As you may have noticed, one thing we love doing here at Seafront is looking a bit further into albums, sometimes past the music and regularly into their artwork and design.
Something which caught our eye while enjoying a large amount of Vampire Weekend recently was the use of font on their last release, 2013’s Modern Vampires of the City.
For those that don’t know the origin of the band’s slightly peculiar name, it all stems from a film called, yep you guessed it: Vampire Weekend. An amateur horror film in which Ezra Koenig, the lead singer of the band version was heavily involved while a high school senior, directing and starring in the movie.
The trailer for Vampire Weekend still exists and you can take a look at it below:
We don’t know about you, but we’re desperate to see the full length!
Something else which the internet has kept safe for fans of the band is the blog which Ezra actively wrote between 2005/6. We don’t know whether he has voluntarily kept this up, or simply forgot about it as I’m sure we’ve all done with old social accounts or blogs, but it offers a really great insight into VW‘s lead man as well as golden nuggets about the extremely early days of the band. As detailed in this screenshot of a post from March 31st 2006, where Koenig also briefly mentions the upcoming film.
Going back to the film, you might notice something familiar that became part of the bands look with their last record, as eluded to at the start, it is the font presenting the title of the film and the actors within.
Edwardian Script is its name and appears on Modern Vampires of the City‘s cover and back. The typeface was also in use for one of the lyric videos the band produced in the run up to the release of the album.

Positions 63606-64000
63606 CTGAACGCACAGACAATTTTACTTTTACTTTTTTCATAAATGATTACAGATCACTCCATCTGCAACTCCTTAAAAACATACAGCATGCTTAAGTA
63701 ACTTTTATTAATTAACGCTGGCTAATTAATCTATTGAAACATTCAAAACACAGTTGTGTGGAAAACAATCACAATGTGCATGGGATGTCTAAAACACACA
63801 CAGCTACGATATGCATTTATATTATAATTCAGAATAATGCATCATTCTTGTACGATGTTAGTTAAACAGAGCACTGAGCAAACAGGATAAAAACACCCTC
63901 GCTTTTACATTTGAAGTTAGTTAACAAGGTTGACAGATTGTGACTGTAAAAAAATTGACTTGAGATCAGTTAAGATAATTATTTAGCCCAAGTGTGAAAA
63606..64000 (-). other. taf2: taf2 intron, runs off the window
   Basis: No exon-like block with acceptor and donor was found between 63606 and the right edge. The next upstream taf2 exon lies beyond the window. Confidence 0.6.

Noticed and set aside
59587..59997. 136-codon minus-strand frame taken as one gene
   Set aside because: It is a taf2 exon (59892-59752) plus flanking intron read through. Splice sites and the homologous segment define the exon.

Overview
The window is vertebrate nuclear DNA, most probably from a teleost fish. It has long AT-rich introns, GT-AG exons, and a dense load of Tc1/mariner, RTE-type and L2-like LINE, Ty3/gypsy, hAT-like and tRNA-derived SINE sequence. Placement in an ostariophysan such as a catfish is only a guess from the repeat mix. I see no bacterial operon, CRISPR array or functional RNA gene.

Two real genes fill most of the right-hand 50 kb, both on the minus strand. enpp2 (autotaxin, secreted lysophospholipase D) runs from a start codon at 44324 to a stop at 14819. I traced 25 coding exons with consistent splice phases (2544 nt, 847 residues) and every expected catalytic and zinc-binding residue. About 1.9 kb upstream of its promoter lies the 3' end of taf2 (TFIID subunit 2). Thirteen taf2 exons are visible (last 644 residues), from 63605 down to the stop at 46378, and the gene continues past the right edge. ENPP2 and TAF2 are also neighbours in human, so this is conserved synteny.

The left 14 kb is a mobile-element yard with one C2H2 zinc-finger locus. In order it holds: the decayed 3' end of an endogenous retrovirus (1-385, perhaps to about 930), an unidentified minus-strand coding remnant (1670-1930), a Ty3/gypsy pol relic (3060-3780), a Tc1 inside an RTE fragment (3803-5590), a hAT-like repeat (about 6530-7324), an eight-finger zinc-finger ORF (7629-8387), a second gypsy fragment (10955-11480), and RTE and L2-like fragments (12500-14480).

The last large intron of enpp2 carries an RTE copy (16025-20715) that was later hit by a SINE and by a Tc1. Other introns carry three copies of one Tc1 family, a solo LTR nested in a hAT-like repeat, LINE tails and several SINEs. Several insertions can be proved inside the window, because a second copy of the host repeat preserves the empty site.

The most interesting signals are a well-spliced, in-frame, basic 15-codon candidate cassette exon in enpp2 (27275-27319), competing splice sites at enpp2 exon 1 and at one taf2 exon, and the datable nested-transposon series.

The opening shot (above) sees a black and white Queensboro Bridge in the band’s home of New York City play background to the opening lines of the song Step with this attractive font contrasting against the somewhat industrial nature of the bridge’s metal and chimney stacks sat close, as well as the overcast NYC sky.
But the font’s style ties in with the album which carries this song and creates a familiarity with the viewer, along with the New York skyline which features heavily throughout this video as well as on the cover of the album and in the lyrics of most songs.
Interestingly, although the Edwardian font is used for the words Vampire Weekend in the movie’s trailer, it’s actually only the album’s title that gets that treatment here. The band’s name instead uses Futura Bold, echoing the look on each of VW‘s first two albums.
Art direction for Modern Vampires of the City was actually undertaken by Ezra Koenig along with then band member, Rostam Batmanglij. For this reason it would be interesting to know whether the idea of using the script type for the band’s name instead ever arose, to throwback to the film of the same name. Either way, it was the continuity of the solid, bold and sharp font that won at the end of the day.
We’re certainly very interested to see if this carries on with LP4 which the band are said to be actively working on and which we might get to hear in the new year. And who knows maybe we’ll also see the release of another kind of Vampire Weekend, in cinemas soon!
Inspired by looking into the designs above, we decided to create our own Step style screenshot. One of Seafront’s team was fortunate to spend some time in New York City last year and with on of the images taken on the trip, we came up with this…
Seafront Music Blog.